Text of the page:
I love the mission. It's a shame that it can end up being the overlooked, ugly stepchild of the process. Why is that?
The vision part of the process tends to get all the love and attention. It's the grandiose statement that the CEO proclaims at the shareholder's party. So the vision gets a lot of focus, being shaped and honed to become that inspiring call to arms.
The next area that gets the big love is the brand values, especially from the HR team. Those values are directly tied to the everyday behaviours of the people that work for the business and are a guide to the kind of people you want to work with. If implemented poorly, they tend to be splattered on posters outside the toilets to remind you that integrity is a core value of the business, as opposed to being a dick. Trying to find meaningful values is a real challenge. So much effort is spent making them ownable to your business rather than being blindingly obvious.
So that leaves us with the mission. The mission element of the brand is often overlooked, but it is the mortar that binds the building blocks of the brand pyramid together.
For simplicity, let's look at our brand pyramid to demonstrate. You'd have seen this if you had looked at our other articles.
So, we start with the brand vision. Here's ours:
Our vision is the aspirational goal direction we at Good are trying to reach.
Now, let's imagine that we've skipped the mission and decided to focus on the values.
For me, there is a disconnect between the lofty ideals of the vision and the day-to-day guidance of the values.
And this is the problem; there is nothing here on how you will achieve your vision outside the way you act with your values.
This approach means you leave it open to a massive amount of interpretation on how you can achieve your vision.
Without direction, you end up with people deciding the right way to do things for themselves. For example, using our vision and tied to our values, you could up with someone who would love to simply tell brand managers the honest truth that they have screwed up their brand architecture. Sure, that's an approach, but is it our approach? To bring everyone together on Good's approach, we need to have a mission that defines how we work together to achieve our vision.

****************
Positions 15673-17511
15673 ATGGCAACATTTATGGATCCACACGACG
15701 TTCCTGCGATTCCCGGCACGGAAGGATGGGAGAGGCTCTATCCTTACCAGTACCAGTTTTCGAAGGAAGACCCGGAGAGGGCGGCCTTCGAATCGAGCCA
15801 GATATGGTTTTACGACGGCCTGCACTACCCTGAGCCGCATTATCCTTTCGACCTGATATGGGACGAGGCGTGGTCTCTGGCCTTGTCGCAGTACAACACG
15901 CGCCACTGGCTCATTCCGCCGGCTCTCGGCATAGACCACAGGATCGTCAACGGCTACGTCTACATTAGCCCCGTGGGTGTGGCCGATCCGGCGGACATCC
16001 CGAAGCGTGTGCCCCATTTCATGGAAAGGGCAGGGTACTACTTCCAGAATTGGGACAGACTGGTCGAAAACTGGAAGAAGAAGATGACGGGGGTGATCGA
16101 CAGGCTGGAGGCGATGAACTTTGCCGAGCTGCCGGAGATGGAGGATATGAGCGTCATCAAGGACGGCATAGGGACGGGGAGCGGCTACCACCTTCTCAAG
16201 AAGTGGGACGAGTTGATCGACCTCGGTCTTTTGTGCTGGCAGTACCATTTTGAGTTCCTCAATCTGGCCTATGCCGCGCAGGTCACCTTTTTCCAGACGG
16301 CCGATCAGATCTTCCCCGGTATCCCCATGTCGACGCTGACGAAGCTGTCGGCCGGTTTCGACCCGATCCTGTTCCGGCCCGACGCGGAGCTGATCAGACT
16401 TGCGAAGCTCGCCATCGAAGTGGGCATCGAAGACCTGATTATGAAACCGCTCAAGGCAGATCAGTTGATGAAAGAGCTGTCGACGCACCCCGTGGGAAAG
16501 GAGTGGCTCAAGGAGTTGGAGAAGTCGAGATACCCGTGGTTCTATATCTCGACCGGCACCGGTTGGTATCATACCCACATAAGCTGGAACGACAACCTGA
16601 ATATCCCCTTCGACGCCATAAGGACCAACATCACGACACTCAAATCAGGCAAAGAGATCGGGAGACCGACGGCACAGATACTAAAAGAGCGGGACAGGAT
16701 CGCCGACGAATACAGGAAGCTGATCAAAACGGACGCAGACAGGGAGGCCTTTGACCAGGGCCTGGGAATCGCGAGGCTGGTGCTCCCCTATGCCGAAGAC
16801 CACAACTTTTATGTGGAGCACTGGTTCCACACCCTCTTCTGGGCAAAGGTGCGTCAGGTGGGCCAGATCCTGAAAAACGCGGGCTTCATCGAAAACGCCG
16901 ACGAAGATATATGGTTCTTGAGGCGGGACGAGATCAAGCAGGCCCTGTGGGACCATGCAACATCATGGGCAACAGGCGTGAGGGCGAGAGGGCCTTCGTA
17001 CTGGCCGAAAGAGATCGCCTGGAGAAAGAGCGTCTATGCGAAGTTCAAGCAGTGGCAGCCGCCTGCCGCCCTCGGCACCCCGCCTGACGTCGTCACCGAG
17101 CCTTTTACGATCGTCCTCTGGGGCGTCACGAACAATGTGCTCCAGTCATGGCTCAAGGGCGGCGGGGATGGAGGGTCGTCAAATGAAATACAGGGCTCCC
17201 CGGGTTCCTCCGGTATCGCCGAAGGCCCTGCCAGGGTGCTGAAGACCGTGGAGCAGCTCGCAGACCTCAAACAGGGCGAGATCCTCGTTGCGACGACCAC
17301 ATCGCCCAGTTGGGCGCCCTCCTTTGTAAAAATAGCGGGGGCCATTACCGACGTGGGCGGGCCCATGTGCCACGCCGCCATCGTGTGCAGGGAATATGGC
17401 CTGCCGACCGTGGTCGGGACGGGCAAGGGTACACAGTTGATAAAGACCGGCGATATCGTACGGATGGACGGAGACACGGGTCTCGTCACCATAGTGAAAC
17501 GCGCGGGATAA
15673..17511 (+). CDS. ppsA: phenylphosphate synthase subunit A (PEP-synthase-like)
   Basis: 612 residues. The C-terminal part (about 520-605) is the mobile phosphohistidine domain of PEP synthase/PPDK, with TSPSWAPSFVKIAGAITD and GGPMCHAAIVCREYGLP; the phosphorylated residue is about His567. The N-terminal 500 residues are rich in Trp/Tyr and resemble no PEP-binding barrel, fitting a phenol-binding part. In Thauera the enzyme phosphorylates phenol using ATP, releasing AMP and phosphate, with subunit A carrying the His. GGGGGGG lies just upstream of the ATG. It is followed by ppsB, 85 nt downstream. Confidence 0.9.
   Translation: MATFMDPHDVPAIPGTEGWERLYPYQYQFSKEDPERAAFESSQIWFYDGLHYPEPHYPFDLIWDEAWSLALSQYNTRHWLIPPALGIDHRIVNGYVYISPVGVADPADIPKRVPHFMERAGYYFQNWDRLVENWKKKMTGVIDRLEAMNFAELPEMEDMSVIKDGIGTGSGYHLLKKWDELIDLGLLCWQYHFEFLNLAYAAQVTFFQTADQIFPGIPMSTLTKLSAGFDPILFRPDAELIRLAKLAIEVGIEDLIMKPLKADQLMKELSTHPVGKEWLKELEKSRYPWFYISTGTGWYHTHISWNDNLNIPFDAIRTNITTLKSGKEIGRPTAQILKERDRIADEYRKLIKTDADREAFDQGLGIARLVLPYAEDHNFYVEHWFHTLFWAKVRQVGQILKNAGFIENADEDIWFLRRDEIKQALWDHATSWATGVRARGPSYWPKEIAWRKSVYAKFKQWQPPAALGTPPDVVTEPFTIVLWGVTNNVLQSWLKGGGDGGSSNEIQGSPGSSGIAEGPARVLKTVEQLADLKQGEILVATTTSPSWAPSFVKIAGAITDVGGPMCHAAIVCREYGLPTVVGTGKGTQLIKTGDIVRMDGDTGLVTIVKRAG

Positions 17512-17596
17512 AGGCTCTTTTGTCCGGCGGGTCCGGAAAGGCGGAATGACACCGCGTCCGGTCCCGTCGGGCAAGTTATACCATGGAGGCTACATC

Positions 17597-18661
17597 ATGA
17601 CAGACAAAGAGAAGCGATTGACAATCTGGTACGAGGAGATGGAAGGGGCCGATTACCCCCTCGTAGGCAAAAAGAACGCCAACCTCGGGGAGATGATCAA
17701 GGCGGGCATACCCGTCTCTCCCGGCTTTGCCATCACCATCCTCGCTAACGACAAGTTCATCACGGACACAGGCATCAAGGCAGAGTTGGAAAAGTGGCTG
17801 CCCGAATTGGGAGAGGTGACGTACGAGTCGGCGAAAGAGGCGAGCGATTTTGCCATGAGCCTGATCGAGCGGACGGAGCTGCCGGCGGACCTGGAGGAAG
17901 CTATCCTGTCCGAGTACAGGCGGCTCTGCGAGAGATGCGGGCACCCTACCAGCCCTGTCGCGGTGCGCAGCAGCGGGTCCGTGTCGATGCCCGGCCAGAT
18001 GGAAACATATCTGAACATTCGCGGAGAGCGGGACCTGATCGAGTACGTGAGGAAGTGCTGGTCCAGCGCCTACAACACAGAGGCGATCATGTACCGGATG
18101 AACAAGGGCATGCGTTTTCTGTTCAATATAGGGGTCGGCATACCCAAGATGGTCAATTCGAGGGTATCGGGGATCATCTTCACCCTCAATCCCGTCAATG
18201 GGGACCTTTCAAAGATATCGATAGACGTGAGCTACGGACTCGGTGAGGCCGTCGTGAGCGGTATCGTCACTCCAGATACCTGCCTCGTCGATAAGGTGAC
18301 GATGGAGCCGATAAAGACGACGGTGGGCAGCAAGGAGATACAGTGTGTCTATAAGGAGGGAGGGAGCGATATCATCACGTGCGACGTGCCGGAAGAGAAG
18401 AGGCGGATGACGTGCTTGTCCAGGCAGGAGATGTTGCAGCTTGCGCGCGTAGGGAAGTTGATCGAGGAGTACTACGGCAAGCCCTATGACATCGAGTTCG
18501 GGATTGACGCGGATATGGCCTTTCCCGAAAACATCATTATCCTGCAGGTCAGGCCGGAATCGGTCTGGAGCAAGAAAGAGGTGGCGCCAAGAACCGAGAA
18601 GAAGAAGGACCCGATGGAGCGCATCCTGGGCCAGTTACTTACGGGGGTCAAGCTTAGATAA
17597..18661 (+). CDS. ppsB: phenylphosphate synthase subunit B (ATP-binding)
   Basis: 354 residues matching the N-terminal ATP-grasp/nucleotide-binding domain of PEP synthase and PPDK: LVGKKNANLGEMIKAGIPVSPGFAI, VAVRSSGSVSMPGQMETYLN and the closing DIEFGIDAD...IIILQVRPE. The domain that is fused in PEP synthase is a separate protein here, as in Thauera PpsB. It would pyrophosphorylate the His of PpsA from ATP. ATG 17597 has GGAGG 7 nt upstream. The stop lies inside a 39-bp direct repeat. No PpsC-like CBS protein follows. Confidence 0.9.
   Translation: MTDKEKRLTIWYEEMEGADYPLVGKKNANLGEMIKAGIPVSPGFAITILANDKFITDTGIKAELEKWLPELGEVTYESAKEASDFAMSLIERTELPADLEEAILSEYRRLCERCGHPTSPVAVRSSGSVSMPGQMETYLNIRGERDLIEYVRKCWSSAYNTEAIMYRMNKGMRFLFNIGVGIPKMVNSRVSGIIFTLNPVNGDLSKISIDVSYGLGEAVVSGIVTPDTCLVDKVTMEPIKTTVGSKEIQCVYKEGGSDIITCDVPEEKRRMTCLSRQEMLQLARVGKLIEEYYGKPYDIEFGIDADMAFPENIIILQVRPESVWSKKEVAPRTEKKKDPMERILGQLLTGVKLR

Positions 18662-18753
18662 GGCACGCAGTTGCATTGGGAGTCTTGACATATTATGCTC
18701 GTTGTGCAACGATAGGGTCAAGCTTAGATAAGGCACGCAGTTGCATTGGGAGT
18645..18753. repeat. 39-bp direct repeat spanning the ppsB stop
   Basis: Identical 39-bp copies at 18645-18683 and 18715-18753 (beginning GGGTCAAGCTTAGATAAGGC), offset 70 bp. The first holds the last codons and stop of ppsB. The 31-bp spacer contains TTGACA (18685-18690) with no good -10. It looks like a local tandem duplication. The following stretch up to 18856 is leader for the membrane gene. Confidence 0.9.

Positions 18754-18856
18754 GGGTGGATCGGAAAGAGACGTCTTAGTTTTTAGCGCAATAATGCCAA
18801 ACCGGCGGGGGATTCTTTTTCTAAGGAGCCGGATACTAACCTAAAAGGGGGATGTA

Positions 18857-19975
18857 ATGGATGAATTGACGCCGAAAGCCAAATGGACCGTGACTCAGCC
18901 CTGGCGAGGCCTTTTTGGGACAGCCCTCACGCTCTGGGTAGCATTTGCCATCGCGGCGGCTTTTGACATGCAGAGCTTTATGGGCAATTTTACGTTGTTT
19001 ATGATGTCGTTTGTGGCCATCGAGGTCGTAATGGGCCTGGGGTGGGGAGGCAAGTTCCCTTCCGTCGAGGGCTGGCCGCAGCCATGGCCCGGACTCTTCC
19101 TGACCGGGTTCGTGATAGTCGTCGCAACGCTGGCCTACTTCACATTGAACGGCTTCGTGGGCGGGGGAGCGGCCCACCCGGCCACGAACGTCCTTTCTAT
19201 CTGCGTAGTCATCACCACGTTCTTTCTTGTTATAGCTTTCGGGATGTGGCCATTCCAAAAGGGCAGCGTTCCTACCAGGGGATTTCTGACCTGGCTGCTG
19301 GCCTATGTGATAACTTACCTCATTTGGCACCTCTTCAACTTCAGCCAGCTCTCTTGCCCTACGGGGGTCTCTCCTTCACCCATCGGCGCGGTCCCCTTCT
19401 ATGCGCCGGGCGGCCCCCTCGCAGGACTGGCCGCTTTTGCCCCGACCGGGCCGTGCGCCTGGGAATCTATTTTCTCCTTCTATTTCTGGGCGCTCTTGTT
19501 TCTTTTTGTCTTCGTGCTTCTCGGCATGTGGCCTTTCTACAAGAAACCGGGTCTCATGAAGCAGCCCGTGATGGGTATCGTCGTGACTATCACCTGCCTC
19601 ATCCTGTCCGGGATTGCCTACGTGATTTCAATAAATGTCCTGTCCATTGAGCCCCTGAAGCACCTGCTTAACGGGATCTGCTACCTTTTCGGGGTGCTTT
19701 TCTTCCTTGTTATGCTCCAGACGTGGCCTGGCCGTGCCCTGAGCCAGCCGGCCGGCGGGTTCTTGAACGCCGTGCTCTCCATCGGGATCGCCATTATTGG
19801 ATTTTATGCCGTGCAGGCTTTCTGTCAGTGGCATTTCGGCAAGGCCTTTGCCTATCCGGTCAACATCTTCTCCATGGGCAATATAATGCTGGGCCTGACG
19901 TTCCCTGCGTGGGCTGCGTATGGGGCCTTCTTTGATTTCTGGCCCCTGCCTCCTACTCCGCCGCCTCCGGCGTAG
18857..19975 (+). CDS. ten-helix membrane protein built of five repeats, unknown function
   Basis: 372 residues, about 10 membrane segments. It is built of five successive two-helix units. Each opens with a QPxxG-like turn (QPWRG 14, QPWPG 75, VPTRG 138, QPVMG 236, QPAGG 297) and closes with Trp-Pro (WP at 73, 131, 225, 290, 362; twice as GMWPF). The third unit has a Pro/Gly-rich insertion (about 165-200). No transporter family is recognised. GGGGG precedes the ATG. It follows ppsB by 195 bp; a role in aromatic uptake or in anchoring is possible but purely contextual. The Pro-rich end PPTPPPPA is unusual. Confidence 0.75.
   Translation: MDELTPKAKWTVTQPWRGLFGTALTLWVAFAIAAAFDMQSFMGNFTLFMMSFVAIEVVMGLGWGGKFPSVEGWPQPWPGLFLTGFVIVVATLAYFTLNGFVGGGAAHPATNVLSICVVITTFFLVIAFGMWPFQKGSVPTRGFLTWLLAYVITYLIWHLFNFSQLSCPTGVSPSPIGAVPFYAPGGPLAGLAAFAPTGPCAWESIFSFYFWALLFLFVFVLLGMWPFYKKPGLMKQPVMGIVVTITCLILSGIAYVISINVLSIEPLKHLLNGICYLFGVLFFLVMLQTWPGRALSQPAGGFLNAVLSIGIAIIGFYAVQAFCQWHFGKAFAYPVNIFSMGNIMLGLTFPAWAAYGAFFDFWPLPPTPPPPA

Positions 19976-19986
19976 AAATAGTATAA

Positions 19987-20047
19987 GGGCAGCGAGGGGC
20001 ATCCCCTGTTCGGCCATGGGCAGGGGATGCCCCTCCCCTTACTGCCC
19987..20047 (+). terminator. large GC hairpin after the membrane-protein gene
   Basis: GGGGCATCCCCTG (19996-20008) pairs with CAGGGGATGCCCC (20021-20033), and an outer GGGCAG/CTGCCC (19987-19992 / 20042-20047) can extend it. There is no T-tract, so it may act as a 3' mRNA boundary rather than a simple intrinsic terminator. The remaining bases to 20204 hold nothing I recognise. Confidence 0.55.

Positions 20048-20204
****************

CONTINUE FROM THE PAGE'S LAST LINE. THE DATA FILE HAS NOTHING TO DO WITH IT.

This is our mission, the approach that we feel gets us to our vision.
Our mission is a good guide for what we want to achieve with our daily work with clients. When working on projects, from developing our strategic work to delivering key brand assets, we want to ensure that we're solving a problem that adds value to our client's business.
Now, your business may have an approach that you feel would make a different mission, all good. That's what makes you, you. The point is that your mission is the connective tissue between the vision and the mission.
When it all comes together, the vision, the mission and the values, you can see the story of what we're trying to do and the stage we have to get there.
When we work with clients, we sometimes frame the brand pyramid as a series of check-in points that helps measure the overall progress of the business.
Vision - review every year. The core question is, are we getting towards our vision? Depending on the scale of your vision, you may only be making a dent in it, such as "Eradicate Poverty", but you should feel that you're making a difference.
Mission - A quarterly check-in to ensure that your approach to the vision is working, making sense and that it helps contribute to the vision.
Values - this is how we expect to act day-to-day. It's the way you behave when working with the mission. Values are tricky; they can become an exercise in the blindingly obvious. We talked about the strength of creating values uniquely inspired by your business. Values are how you interact with your co-workers, approach your role, and work with your mission.
The mission is at the heart of your brand. It's the organising thought that pulls your vision and values together to be a powerful asset for your business. If you're interested in learning more about brand structure, look at our take on brand values and brand vision to understand our approach.